Feminism | Posted by Kayleigh Bolingbroke on 04/12/2017
#MissingDCGirls Reminds Us Of A Greater Epidemic
501 children have been reported missing from the District of Columbia since the beginning of the year alone; a disturbingly high number of them were black or Latino children, and 22 cases remain unsolved as of the end of March ,according to the Associated Press. While the AP notes this rate of missing juvenile cases is not inconsistent with that of past years, the issue has gained an amount of attention in recent weeks thanks to social media. Most noticeably, an Instagram post claiming that 14 black girls had gone missing in the D.C. area in the space of just 24 hours went viral at the end of March, which in turn inspired the hashtag #MissingDCGirls.
Eventually, however, this information was proven inaccurate. “At no point in recent weeks have 14 girls disappeared from D.C. in a single day,” the police later confirmed. At this point, the story most people focused on was the disputed information surrounding these cases, more so than the young people who are actually missing from D.C. Some argued that the initial, inaccurate viral story about missing girls was ultimately more obstructive than helpful — and that, specifically, the use of social media to spread the false information was most problematic of all.
Take, for example, the images of these missing girls shared on social media. As The Outline noted, the social media posts “shrink original missing persons flyers, making important identifying and reporting information unreadable, rarely linking back to original sources,” therefore making the supposedly helpful posts useless. Additionally, people sharing missing children posters should make sure to confirm their source is legitimate, as “sometimes the missing children in the posts that you share are not actually missing,” according to one police department’s Facebook post. “They may actually be hiding for their own safety,” the post continued, adding, “If the post wasn’t originated from a confirmed police source, or comes with a link to a reputable newspaper or media outlet showing that the police are actively searching, then it is likely not legitimate.”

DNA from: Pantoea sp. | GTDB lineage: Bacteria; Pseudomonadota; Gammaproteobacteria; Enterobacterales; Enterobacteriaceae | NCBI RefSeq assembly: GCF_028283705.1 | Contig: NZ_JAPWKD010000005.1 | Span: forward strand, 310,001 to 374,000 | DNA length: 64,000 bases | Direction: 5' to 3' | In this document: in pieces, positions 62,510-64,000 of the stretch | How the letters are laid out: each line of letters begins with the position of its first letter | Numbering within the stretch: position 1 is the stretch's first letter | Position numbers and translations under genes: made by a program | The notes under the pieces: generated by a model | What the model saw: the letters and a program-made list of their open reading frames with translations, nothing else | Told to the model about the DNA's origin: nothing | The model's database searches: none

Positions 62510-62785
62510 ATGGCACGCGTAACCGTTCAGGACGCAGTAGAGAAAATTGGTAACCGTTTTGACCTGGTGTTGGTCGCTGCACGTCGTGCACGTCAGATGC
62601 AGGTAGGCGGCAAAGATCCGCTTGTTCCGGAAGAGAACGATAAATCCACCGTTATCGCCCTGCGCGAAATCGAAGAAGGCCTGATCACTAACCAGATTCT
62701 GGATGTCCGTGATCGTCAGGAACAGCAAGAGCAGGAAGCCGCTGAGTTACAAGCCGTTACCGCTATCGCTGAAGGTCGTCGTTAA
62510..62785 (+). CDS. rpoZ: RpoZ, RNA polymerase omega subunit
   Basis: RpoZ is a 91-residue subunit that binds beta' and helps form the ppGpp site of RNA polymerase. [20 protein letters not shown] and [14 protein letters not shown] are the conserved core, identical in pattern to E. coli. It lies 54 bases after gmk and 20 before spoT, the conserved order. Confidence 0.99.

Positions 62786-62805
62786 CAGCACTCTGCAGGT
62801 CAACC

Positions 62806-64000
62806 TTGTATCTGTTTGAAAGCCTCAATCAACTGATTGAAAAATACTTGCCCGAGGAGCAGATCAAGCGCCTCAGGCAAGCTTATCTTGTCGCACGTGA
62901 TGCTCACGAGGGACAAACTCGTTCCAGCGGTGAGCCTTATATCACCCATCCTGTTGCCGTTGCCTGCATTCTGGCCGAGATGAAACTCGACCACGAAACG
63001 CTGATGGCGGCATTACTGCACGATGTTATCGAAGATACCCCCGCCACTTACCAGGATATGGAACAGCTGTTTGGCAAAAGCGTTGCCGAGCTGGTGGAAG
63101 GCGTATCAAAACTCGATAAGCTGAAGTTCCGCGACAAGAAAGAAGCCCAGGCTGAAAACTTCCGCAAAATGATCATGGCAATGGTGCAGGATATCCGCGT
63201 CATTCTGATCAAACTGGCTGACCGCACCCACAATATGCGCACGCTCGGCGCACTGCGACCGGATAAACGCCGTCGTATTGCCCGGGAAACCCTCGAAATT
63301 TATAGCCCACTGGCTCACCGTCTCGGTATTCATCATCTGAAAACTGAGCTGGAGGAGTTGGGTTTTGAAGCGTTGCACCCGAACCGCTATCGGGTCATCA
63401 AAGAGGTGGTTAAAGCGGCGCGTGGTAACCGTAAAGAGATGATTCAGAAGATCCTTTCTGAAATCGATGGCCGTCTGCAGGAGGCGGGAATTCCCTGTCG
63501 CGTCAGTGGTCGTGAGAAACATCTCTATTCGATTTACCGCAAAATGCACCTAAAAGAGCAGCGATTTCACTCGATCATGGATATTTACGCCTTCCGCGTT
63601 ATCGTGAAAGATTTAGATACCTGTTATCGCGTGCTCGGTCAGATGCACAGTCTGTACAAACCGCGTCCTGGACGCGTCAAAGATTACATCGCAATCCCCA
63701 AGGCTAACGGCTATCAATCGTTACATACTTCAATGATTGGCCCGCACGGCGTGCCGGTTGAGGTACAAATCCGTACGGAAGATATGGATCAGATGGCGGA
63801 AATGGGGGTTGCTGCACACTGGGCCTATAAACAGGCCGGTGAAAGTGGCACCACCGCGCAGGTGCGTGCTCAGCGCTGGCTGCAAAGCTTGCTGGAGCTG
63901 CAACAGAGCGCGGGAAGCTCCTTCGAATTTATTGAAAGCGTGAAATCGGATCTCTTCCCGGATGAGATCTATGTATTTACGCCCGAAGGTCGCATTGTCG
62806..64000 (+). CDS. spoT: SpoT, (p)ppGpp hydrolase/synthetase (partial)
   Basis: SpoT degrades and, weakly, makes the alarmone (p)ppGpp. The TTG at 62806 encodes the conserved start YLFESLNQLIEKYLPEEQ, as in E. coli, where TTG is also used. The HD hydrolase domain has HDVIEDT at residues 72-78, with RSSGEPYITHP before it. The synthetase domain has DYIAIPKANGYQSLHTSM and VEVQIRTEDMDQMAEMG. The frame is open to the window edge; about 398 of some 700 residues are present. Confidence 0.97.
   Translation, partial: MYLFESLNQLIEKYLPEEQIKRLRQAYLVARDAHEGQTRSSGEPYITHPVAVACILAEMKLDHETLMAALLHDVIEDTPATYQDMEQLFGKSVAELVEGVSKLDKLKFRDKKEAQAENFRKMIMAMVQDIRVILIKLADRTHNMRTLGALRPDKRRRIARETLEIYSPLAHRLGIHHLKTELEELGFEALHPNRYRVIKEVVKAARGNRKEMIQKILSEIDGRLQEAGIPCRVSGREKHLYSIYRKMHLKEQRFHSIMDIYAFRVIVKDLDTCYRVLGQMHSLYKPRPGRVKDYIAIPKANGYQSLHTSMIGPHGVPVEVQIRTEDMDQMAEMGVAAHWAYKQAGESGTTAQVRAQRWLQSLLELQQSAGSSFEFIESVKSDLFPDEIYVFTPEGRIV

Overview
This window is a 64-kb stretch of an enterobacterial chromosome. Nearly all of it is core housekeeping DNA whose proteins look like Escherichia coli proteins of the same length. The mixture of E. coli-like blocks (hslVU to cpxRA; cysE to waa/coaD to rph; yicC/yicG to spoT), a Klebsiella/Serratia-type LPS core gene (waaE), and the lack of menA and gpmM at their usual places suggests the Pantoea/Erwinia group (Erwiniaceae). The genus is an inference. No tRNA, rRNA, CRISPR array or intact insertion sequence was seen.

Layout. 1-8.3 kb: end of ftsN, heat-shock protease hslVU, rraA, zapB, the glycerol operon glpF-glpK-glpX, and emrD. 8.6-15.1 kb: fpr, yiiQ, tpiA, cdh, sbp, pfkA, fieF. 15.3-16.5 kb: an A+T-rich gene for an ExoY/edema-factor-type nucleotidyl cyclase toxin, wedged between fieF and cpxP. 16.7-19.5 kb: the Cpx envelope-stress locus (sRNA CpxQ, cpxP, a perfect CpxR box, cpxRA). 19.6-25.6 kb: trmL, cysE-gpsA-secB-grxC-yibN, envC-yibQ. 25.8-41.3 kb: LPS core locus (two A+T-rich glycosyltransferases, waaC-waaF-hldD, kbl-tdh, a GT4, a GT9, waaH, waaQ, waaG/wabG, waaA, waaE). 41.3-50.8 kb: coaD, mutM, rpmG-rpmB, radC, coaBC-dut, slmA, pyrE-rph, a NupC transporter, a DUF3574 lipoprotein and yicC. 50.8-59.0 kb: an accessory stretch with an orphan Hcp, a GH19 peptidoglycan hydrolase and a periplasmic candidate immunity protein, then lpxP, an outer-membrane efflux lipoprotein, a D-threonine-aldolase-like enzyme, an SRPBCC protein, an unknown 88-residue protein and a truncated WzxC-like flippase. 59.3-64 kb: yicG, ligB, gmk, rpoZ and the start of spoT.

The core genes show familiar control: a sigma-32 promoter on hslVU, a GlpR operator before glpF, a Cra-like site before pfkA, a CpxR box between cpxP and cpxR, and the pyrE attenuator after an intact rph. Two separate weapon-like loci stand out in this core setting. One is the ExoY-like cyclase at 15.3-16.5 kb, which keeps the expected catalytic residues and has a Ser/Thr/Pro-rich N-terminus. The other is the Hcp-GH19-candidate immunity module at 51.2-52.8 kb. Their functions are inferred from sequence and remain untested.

While these are all valid points about this particular circumstance, there’s also no question that the media generally fails to report about missing black girls as much as they do about their white counterparts. Take the case of Madeleine McCann, for example. Ten years ago, the blonde little girl went missing while her family was on vacation in Portugal. Millions of pounds and a decade of police investigation have been invested in the case, for which there is still no trace of evidence about what happened. Little, if any, coverage has been given to the thousands of (predominantly) girls of colour who go missing in D.C. every year — let alone the tens of thousands of women of colour who remain missing in the U.S. at large.
Belittling those who have shared information about missing girls of color, therefore, is ultimately harmful. Though much of the information shared recently has been revealed to be false, and was shared in unhelpful ways, discouraging individuals from spreading information about missing girls generally could prevent the spread of valuable information in the future—especially if the case is one that’s not a priority to police. Additionally, we shouldn’t discourage media outlets from covering an important issue that’s rarely on their agenda. Hopefully, going forward, rather than spread the news about these cases on social media, professionals will do their due diligence to accurately and consistently report about these missing girls.